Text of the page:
If you want to make something your kids could color with pencils, crayons, or maybe markers, get tracing paper and draw stained-glass designs on it with a black permanent marker. (If you do the coloring with markers, either wait several days between doing the black parts and coloring them in, or flip the tracing paper around: do the black "leading" on one side of the paper, and the coloring on the other side. Otherwise, no matter how "permanent" you permanent marker, the colored markers can cause it to smudge.) The advantage of this method is that it's pretty cheap, and it will probably end up very similar to the coloring book you have, at least if your coloring book is similar to what I've encountered before. The disadvantage of this method is that it doesn't really look like stained glass.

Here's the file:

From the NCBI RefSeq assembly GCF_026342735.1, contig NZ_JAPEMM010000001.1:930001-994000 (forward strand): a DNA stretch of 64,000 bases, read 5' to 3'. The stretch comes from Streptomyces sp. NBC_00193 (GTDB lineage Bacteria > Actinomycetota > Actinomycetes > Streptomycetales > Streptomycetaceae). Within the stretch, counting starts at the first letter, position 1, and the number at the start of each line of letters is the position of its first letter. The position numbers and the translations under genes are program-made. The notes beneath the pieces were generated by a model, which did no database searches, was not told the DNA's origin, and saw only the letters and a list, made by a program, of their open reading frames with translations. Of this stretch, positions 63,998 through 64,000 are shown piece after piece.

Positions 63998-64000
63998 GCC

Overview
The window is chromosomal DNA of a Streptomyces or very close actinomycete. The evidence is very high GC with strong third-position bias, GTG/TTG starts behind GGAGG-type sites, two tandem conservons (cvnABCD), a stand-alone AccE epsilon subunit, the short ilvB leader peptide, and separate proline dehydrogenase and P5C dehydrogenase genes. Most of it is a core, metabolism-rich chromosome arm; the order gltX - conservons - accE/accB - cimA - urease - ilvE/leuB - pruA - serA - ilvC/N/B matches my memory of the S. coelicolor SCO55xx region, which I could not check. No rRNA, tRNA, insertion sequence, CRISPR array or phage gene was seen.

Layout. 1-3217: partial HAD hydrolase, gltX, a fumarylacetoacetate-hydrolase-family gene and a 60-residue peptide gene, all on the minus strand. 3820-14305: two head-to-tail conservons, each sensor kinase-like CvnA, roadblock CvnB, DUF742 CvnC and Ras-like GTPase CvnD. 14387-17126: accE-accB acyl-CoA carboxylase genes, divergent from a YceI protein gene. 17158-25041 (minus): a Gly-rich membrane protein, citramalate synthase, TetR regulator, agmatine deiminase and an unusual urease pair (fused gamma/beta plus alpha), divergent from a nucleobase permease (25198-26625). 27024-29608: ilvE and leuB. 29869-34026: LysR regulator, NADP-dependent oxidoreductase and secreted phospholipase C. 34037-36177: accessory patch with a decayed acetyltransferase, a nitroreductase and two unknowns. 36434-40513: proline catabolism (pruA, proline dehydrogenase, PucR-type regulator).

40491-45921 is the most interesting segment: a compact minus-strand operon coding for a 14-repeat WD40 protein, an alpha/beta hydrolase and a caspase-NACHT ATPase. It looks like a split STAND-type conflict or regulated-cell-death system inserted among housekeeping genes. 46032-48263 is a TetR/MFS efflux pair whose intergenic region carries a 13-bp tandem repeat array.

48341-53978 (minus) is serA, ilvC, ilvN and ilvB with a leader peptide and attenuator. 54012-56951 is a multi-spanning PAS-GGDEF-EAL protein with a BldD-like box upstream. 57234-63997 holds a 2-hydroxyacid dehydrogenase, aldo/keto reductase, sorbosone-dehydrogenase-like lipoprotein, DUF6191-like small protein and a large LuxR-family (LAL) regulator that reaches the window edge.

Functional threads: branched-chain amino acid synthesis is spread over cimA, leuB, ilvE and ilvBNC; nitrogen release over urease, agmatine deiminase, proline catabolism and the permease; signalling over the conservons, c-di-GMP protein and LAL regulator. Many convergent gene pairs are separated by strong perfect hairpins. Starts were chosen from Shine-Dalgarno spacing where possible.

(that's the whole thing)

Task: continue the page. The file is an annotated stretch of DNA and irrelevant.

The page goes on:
The other option is to go to the craft store and visit their faux stained glass section. Yes, there is such a thing. :) It involves clear plastic sheets as a base, a faux leading that's basically black dimensional paint in a squeeze bottle (i.e. you pipe it on almost like cake frosting instead of actually painting with it), and clear acrylic paints to go between your leading lines. Again, the process is to paint/pipe the designs with the "leading", wait for that to dry, and then paint the designs. The advantage of this method is that it looks very, very similar to actual stained glass without involving cutting glass and soldering and working with actual lead (Pb). The disadvantage is that it gets pretty expensive. You can reduce the expense somewhat if you can find cheaper sources of clear plastic. For example, see if you can find plain clear plastic plates (like from the party goods store).